Analytical Method Details Information

Instrument CE-TOF MS: Agilent CE capillary electrophoresis system
Instrument Type
Ionization ESI
Ion Mode positive and negative
Description BioSource amount

We weighed 70 mg dry weight (DW) of the lyophilized samples for CE-TOF-MS analysis, 5 mg DW for GC-TOF-MS analysis, 50 mg DW for LC-q-TOF-MS analysis to detect polar metabolites, and 15 mg DW for lipid profiling.

Extraction for CE-TOF-MS
Seventy mg DW of each sample was extracted in 20 volumes of methanol containing 8 μM of two reference compounds (methionine sulfone for cation and camphor 10-sulfonic acid for anion analyses) using a Retsch mixer mill MM310 at a frequency of 27 Hz for 1 min. The extracts were then centrifuged at 15,000 x g for 3 min at 4 °C. Five hundred-μl aliquot of the supernatant was transferred into a tube. Five hundred μl of chloroform and 200 μl of water was added into the tube to perform liquid-liquid distribution. The upper layer was evaporated for 30 min at 45°C by a centrifugal concentrator to obtain two layers. For removing high-molecular-weight compounds such as oligo-sugars, the upper layer was centrifugally filtered through a Millipore 5-kDa cutoff filter at 9,100 g for 120 min at 4°C. The filtrate was dried for 120 min by a centrifugal concentrator. The residue (ca. 25 mg of each sample) was dissolved into 20 μl of water containing 200 μM of internal standards (3-aminopyrrolidine for cation and trimesic acid for anion analyses) that were used for compensation of migration time in the peak annotation step.

CE-TOF-MS conditions
All CE-TOFMS experiments were performed using an Agilent G7100A CE Instrument (Agilent Technologies, Sacramento, CA), an Agilent G6224A TOF LC/MS system, an Agilent 1200 Infinity series G1311C Quad Pump VL, and the G1603A Agilent CE-MS adapter and G1607A Agilent CE-ESI-MS sprayer kit. The G1601BA 3D-CE ChemStation software for CE and G3335-64002 MH Workstation were used.
Separation column and electrolytes:
Separations were carried out using a fused silica capillary (50 μm i.d. × 100 cm total length) filled with 1 M formic acid for cation analyses or with 20 mM ammonium formate (pH 10.0) for anion analyses as the electrolyte. The capillary temperature was maintained at 20°C.

Sample injection:
The sample solutions (11.25 μl of extracts, ca. 0.6 μg of each sample) were injected at 50 mbar for 15 sec (15 nl). The sample tray was cooled below 4 °C.

Separation parameters:
Prior to each run the capillary was flushed with electrolyte for 5 min. The applied voltage for separation was set at 30 kV. Fifty percent (v/v) methanol/water containing 0.5 μM reserpine was delivered as the sheath liquid at 10 μl/min.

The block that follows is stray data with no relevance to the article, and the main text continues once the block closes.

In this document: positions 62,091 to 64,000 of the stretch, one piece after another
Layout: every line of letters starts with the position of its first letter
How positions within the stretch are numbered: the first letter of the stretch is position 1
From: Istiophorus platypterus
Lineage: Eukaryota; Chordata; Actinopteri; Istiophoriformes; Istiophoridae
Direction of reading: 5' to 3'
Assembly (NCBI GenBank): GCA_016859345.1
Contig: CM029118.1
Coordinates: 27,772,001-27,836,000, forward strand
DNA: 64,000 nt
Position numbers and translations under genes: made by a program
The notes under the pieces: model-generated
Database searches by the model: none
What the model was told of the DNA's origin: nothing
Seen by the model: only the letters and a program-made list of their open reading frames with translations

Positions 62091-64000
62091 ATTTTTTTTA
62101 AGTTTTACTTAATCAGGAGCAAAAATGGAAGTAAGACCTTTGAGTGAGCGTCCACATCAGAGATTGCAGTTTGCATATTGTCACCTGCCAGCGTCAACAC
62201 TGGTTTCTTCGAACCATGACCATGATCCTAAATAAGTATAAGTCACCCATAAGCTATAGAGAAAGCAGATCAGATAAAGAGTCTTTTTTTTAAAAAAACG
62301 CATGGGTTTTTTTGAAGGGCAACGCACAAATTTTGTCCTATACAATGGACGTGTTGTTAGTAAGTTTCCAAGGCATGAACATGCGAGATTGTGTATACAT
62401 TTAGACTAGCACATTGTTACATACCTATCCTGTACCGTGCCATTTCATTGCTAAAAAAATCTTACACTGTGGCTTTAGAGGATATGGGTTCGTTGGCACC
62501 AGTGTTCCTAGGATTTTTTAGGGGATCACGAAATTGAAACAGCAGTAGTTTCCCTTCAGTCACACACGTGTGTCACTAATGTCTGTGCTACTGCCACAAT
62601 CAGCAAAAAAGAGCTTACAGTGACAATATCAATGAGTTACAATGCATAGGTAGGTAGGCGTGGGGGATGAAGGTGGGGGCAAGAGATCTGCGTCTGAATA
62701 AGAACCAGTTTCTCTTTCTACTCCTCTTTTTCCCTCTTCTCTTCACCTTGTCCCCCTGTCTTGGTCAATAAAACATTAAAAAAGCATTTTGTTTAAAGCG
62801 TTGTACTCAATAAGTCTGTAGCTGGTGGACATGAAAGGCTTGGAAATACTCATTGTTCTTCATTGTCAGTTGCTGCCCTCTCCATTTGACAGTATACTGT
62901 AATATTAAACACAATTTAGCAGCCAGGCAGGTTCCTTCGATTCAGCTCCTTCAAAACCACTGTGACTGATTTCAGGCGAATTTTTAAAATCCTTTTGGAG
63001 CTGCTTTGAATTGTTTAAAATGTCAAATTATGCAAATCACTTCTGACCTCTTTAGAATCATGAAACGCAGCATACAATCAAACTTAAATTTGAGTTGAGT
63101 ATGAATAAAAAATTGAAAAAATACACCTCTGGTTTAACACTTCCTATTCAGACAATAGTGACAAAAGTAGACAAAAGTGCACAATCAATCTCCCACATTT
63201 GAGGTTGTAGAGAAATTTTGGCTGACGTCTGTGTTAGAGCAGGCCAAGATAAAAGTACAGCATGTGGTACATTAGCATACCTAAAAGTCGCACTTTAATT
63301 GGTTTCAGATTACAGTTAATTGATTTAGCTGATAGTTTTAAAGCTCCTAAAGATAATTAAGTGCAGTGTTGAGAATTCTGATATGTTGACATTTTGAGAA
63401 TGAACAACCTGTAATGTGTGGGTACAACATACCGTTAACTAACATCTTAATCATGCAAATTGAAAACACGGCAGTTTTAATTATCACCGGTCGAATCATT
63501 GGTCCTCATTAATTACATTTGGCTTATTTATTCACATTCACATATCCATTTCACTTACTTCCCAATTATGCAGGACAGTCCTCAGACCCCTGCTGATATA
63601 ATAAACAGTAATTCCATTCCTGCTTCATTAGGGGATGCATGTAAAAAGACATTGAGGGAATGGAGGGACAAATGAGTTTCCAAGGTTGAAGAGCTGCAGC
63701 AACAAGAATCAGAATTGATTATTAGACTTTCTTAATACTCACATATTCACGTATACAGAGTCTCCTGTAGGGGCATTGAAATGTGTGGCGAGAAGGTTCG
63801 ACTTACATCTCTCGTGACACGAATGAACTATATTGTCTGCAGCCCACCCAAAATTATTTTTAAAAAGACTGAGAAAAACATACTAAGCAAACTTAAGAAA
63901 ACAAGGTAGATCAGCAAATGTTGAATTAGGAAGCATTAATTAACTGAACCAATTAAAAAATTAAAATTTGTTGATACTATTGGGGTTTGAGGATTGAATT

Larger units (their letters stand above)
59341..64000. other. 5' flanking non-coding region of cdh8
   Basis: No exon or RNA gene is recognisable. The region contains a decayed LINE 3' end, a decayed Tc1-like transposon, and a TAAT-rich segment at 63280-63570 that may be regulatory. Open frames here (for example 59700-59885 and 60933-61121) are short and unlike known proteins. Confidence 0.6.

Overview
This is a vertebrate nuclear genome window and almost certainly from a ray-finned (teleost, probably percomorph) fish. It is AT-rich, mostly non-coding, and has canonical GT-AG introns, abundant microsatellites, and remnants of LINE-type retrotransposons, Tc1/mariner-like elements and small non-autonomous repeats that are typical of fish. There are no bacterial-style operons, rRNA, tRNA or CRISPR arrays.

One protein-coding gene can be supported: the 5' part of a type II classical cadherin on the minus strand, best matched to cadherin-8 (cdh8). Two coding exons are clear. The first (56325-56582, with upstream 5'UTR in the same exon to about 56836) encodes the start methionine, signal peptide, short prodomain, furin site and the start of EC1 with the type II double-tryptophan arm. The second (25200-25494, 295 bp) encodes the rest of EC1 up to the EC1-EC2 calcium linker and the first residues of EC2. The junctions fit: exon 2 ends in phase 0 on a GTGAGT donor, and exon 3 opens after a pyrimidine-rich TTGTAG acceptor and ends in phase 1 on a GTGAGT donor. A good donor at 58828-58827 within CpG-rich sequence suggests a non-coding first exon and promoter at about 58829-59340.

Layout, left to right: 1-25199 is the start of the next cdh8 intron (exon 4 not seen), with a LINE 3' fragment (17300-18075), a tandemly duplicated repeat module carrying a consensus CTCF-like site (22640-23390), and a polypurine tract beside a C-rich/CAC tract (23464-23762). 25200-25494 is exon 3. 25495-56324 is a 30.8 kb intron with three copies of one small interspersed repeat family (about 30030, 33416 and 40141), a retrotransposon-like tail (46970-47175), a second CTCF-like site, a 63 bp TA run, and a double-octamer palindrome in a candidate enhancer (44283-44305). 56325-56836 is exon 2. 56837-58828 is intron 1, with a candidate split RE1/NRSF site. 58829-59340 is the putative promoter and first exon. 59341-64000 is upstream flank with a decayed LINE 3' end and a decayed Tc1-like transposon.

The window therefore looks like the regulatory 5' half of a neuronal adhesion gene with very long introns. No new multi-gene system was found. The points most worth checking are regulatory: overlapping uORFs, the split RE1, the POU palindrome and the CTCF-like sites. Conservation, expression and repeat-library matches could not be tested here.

ESI-TOFMS was conducted in the positive ion mode for cation analyses or in the negative ion mode for anion analyses, and the capillary voltage was set at 4 kV.

Dry gas condition:
A flow rate of heated dry nitrogen gas (heater temperature 300 °C) was maintained at 10 psig.

Voltage settings in TOF-MS:
The fragmentor, skimmer, and Oct RFV voltage were set at 110V, 50V, and 160V for cation analyses or at 120V, 60V, and 220V for anion analyses, respectively.

Mass calibration:
Automatic recalibration of each acquired spectrum was performed using reference masses of reference standards. The methanol dimer ion ([2M+H]+, m/z 65.0597) and reserpine ([M+H] +, m/z 609.2806) for cation analyses or the formic acid dimer ion ([2M-H]-, m/z 91.0037) and reserpine ([M-H] -, m/z 607.2661) for anion analyses provided the lock mass for exact mass measurements.

Mass data acquirement:
Exact mass data were acquired at a rate of 1.5 cycles/sec over a 50-1000 m/z range.

Quality control:
In an every single sequence analysis (maximum 36 samples) on our CE-TOF-MS system, we analyzed the standard compound mixture at the first and the end of sample analyses. The detected peak area of standard compound mixture was checked in point of reproducible sensitivity. Standard compound mixture composed of major detectable metabolites including amino acids and organic acids, and this mixture was newly prepared at least once a half year. In all analyses in this study, there were no differences in the sensitivity of standard compounds mixture.